Minivans are better at daily life than SUVs, and it’s time for a comeback

Minivans are better at daily life than SUVs, and it’s time for a comeback
Aurich Lawson

In the grand scheme of things, I have little to complain about in terms of the pandemic. I haven’t lost my job, my residence, or any of my family, and since my wife and I both worked at home already, there wasn’t even an office to stop commuting to. The biggest work-related impact is probably not having to set foot on an airplane for over a year, but the automakers have been pretty good about bringing Ars new models for shorter first drives, as well as the usual press fleet loans.

But one type of vehicle remains difficult to test, which is a shame because it’s a kind I enjoy driving. In fact, it’s one that I think is due for a revival, the same way that kids have unironically revived mom jeans and fanny packs. I’m talking about the minivan.

But the SUV is king?

It is impossible to deny the American love affair with the SUV. From high up in the driver’s chair, you have a commanding view of the road, and with three rows of seats, there’s room for the entire family. But let’s be honest with ourselves: no one buys a Toyota HighlanderKia Sorento, or Chevrolet Suburban with the intention of using it to cross the Darien Gap. Any off-road ability these SUVs do or don’t have is entirely incidental.

It wasn’t always this way. We only have to go back as far as the early 2000s to see that the three-row family hauler of choice was an altogether more sensible—dare I say more utilitarian—body style. Back then, more than a million minivans found homes in America each year; now, we’re probably at a third of that.

The Scout Scarab is probably the ancestor of today's minivans.
Enlarge / The Scout Scarab is probably the ancestor of today’s minivans.

There were proto-minivans as far back as the early 1930s, like the Scout Scarab or perhaps Buckminster Fuller’s Dymaxion Car. But the true form emerged in 1984 in North America with the arrival of the Dodge Caravan and Plymouth Voyager and in Europe with the Renault Espace. Before long, these futuristic-looking one-box vehicles had become the family conveyance of choice, particularly since they could carry up to seven people.

In America, the minivan’s success came at the expense of the large station wagon. In part that’s because it really was a better solution. The third row of seats wasn’t rear-facing or located in a crumple zone. Sliding doors offered much better access to the rear, and they were easier to open in tight spots. And the driver sat higher up, which meant a better view of the road.

But the minivan’s popularity was partly due to fashion. Simply put, the station wagon had become the deeply uncool mom-mobile. Young families buying cars wanted something different, and the minivan was it. Until it wasn’t, because in time, fashion changed again and the minivan began to carry the mom-mobile tag as attention shifted to the SUV.


In the before times, Ars Managing Editor Eric Bangeman did the minivan reviewing for us. Which made perfect sense; he has a family and has to do Dad chores like drive kids to sports practice and so on. But he’s busy with his day job, and over the past few months, Honda sent me its latest Odyssey ($32,090-$47,820), and then more recently, Toyota sent over a Sienna ($31,565-$49,340). Unlike Eric, I don’t have kids, so my brain isn’t really attuned to the things a parent might want.

Pre-COVID, I could at least round up some friends and drive them around for a bit. That hasn’t really been an option, for obvious reasons. But that’s not to say I didn’t enjoy my time with either people-mover. There’s that same high-up driving position that everyone loves in an SUV, but because you’re not pretending you might be about to venture off the beaten path, the suspension isn’t on stilts, so your center of gravity and roll center are in locations more conducive to good handling.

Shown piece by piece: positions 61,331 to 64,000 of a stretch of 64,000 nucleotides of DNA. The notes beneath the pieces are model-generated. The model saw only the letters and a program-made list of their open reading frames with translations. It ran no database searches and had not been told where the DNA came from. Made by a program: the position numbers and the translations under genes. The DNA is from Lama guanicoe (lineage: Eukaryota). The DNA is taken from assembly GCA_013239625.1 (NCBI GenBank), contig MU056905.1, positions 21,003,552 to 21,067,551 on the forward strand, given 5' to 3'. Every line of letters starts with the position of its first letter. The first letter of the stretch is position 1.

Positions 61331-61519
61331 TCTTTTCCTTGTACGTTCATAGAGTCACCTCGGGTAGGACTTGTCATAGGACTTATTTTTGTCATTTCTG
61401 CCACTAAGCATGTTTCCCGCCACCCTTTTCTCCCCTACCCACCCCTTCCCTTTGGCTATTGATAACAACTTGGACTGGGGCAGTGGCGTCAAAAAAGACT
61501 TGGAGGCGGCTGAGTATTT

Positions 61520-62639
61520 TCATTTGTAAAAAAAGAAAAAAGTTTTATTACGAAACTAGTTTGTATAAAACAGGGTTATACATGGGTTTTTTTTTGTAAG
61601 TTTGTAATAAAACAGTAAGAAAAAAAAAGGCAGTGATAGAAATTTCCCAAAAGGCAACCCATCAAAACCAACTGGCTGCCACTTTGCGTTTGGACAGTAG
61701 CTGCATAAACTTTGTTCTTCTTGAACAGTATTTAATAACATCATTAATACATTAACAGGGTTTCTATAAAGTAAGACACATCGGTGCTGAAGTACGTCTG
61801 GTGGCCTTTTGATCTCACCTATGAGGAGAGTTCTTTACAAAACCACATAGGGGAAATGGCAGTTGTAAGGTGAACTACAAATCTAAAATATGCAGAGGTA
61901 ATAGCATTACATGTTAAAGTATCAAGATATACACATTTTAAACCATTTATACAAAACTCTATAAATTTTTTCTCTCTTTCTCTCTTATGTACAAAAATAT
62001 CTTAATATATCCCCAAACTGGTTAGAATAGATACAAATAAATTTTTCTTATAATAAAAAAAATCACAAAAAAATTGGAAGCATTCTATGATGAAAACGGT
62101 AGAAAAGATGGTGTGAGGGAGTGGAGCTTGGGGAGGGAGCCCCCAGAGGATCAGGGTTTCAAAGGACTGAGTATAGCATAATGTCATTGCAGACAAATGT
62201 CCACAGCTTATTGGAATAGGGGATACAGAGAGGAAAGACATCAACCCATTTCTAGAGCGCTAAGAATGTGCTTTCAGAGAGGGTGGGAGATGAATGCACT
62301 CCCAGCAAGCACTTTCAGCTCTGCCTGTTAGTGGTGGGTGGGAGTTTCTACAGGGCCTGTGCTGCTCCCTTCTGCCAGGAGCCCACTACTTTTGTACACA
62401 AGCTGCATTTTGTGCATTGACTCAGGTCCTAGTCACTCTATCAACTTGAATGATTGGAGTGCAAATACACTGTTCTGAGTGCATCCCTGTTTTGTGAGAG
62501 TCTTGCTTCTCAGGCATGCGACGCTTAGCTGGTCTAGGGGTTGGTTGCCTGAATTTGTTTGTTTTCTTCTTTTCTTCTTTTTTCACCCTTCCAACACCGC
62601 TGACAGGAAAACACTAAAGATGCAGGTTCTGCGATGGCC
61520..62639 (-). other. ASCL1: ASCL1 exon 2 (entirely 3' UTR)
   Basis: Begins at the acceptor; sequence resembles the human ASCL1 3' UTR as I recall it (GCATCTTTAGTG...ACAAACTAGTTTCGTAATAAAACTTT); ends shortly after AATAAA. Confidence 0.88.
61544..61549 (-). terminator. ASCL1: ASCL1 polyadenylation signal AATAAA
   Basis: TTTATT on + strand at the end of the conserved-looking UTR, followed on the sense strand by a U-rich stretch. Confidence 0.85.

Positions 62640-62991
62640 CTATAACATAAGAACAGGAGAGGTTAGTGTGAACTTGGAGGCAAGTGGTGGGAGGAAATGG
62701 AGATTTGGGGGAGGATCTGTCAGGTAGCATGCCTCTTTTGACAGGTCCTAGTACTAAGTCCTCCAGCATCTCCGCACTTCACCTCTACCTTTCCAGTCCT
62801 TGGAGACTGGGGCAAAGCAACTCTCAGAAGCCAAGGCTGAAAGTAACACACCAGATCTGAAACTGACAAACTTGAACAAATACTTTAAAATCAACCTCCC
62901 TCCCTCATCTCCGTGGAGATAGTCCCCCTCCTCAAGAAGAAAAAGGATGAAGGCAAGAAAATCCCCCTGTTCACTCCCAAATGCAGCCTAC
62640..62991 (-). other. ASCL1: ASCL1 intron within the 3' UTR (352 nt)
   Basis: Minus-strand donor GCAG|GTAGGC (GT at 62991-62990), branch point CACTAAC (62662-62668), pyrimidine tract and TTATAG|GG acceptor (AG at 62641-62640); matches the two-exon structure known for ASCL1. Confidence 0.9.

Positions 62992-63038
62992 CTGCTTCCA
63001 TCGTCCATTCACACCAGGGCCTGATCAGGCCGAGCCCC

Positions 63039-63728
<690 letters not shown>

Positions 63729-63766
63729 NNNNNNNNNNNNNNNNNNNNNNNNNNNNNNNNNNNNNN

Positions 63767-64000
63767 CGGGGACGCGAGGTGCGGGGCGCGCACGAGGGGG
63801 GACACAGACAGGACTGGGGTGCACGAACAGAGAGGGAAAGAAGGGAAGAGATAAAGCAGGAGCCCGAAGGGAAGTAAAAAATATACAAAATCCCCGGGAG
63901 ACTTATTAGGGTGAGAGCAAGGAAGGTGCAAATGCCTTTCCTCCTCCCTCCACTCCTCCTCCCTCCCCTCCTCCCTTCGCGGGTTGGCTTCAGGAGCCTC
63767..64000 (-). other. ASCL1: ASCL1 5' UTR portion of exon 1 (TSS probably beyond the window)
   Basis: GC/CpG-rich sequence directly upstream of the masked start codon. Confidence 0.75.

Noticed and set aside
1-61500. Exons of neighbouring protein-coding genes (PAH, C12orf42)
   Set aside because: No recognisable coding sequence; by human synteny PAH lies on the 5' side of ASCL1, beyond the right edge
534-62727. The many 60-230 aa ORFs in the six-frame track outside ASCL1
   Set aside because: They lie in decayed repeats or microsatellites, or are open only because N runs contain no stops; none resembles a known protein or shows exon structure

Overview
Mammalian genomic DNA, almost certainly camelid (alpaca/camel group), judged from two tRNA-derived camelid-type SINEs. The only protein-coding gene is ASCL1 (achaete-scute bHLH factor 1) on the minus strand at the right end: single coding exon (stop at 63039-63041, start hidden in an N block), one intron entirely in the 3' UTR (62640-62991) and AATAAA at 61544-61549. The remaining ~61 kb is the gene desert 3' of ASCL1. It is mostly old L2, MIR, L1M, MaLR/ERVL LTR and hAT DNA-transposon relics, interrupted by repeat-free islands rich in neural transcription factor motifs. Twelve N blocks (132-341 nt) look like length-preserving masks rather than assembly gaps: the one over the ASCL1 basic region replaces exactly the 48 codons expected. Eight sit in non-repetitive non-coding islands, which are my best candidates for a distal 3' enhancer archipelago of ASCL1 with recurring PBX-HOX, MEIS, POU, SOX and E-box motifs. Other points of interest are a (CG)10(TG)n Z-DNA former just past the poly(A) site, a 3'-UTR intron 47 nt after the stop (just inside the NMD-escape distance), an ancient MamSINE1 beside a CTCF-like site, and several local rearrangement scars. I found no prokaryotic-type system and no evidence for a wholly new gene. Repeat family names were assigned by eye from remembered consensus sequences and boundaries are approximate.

The Honda Odyssey is a fine-looking minivan, and it's pretty good to drive, too.
Enlarge / The Honda Odyssey is a fine-looking minivan, and it’s pretty good to drive, too.

Keen drivers will probably want the Honda Odyssey. For one thing, it shares its 3.5 L V6 engine—or much of it—with Acura’s race-winning ARX-05 sports prototype. In sport mode, you might even become inspired while driving the right road. It’s also not bad-looking as far as the current crop of minivans go; while it’s no first-gen Espace, it might be the sole instance of a floating roof that I don’t actually mind.

If you’re looking for something a little more environmentally conscious, the plug-in hybrid Chrysler Pacifica is a bit of a no-brainer, as long as you have somewhere to plug it in.

But if you don’t have anywhere to plug in at night and the Honda is too thirsty, there’s always the Toyota Sienna, which has been completely redesigned since we last tested one in 2018. Now built on the company’s familiar TNGA-K architecture, which also gives us the Camry, Highlander, RAV4, and that charming Venza, all Siennas are now hybrids.

The Toyota Sienna is now a hybrid.
Enlarge / The Toyota Sienna is now a hybrid.

It’s actually the same hybrid powertrain as in the Highlander, but in this installation, I found it much less obnoxious and slightly more economical, too, averaging around 32 mpg (7.3 L/100 km). The third row is a lot more useful than the Highlander’s, and there’s way more cargo room when that row is in use. Our test car even had little sensors so you could open the sliding doors by waggling a foot underneath it. And while the Sienna wasn’t quite as fun to drive as the Odyssey, I’d pick one over a Highlander—or pretty much any other three-row SUV—every day of the week.

So I’m here to spread the word: minivans still exist, some of them are pretty efficient, and all of them are better at day-to-day life than a three-row SUV. Let’s have a revival.